It’s been practically forever since our last meteor shower. Anyone here recall the early January Quadrantids? After a dry spell of more than 3 months, the Lyrid shower finally steps up to bat. Welcome as a spring shower, they peak this weekend with maximum meteor counts expected late Sunday night through dawn Monday.
Unlike the August Perseids and December Geminids, the Lyrid shower is not a blockbuster. With rates of 10-20 meteors per hour, we might call it modest at best. The shower will appear to originate from a point in the sky southwest of the bright star Vega in the Summer Triangle figure.
Moonlight comes into play during this year’s Lyrids. The waxing gibbous moon sets in the wee hours before dawn, leaving only a 1-2 hour window of dark skies.
The good news? That’s the same time the Lyrid meteor radiant, the point in the sky from which the shower members appear to radiate, is highest.
If you’re game for a look, head out Monday morning April 22 from about 3:30 to 5 a.m. toting a proper cup of tea or coffee. Make sure you’re bundled up for the weather and get cozy in a reclining lawn chair under a blanket or sleeping bag. Some meteor watchers prefer just watching spread-eagled on the ground. Face south or east and enjoy the grand vista of the summer stars and the fun surprise of an occasional meteor.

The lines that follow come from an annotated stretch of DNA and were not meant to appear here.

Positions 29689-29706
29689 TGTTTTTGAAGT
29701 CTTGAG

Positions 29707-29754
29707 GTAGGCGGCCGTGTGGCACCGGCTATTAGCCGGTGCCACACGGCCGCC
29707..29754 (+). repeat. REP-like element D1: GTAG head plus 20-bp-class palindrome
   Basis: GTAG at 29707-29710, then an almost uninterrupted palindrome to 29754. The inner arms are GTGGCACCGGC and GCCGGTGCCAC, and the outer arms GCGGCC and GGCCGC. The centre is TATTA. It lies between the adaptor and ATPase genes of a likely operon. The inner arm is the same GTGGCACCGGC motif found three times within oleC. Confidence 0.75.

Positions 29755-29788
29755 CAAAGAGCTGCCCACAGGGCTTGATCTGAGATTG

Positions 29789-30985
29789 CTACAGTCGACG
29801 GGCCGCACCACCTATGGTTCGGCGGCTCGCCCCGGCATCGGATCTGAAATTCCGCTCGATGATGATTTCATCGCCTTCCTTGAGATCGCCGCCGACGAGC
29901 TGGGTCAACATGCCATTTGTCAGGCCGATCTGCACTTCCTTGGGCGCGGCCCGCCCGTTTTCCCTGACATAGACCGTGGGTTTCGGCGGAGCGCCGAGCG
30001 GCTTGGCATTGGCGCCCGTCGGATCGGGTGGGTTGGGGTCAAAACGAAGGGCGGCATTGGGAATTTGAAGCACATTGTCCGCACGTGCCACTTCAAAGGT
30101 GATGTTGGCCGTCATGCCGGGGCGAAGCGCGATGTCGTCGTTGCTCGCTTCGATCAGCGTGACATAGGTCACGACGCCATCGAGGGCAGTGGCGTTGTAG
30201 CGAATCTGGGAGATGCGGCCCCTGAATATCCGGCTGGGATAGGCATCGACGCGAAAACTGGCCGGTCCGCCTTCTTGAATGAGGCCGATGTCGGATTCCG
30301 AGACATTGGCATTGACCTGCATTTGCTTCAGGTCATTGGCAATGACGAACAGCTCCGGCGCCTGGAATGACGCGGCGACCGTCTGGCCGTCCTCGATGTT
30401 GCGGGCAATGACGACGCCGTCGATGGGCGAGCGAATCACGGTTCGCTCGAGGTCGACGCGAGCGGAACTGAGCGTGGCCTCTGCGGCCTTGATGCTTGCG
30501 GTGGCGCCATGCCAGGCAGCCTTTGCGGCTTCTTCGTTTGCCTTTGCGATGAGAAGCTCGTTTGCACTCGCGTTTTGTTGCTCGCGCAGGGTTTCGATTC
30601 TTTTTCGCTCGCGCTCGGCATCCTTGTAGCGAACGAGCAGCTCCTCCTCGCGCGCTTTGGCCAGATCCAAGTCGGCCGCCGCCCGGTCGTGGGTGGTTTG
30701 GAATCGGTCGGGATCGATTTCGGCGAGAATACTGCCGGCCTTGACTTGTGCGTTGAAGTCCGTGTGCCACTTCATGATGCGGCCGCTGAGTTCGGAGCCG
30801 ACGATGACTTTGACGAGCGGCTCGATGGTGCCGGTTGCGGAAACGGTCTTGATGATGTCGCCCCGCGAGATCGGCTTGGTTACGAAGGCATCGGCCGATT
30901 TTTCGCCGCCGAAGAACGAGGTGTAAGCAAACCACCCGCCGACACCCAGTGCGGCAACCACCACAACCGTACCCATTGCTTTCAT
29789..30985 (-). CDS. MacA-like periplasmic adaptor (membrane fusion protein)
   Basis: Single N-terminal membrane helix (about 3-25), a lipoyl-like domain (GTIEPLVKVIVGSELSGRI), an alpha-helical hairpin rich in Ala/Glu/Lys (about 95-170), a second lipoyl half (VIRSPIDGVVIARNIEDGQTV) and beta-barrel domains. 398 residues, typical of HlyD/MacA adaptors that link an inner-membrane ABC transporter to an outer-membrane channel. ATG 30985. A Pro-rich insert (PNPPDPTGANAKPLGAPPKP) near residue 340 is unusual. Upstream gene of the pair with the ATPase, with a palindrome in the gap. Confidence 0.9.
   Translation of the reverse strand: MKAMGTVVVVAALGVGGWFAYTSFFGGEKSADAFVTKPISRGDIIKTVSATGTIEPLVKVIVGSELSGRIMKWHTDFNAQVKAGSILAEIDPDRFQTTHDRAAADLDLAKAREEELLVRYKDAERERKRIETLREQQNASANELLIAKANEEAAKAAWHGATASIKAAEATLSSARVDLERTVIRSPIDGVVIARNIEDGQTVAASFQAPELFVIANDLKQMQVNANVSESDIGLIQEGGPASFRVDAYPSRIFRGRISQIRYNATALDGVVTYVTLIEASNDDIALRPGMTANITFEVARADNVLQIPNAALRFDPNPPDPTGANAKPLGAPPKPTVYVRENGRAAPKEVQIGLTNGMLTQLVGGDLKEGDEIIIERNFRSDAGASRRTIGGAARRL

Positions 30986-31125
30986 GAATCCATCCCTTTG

While the late winter and spring constellations grace the evening sky, if you’re out before dawn, the Earth will have rotated those has-beens off to western horizonland. In the east and south, behold Scorpius, Sagittarius and the Summer Triangle.
Lyrids are the dusty, pebbly debris left behind by Comet Thatcher, discovered by American amateur astronomer A.E. Thatcher in 1861. Every spring for at least the past 2,700 years, Earth has passed through the trail, thrilling countless sky watchers with the sight of flaming dust and grit.
Lyrid meteors strike the upper atmosphere 60 miles overhead at better than 107,000 mph (173,000 km/sec) and burn up in eye-catching flashes. Typical meteoroids – the name given to meteors before they hit the atmosphere – range in size from grains of sand to walnuts. The bigger they are, the brighter.
While Lyrid numbers are modest, the shower occasionally surprises as it did in 687 B.C. when the Chinese reported “stars fell like rain.” More recently in 1982, a brief burst of 90 meteors per hour was observed.
So you never know. The only way to find out what the Lyrids will be up to in 2013 is to be there.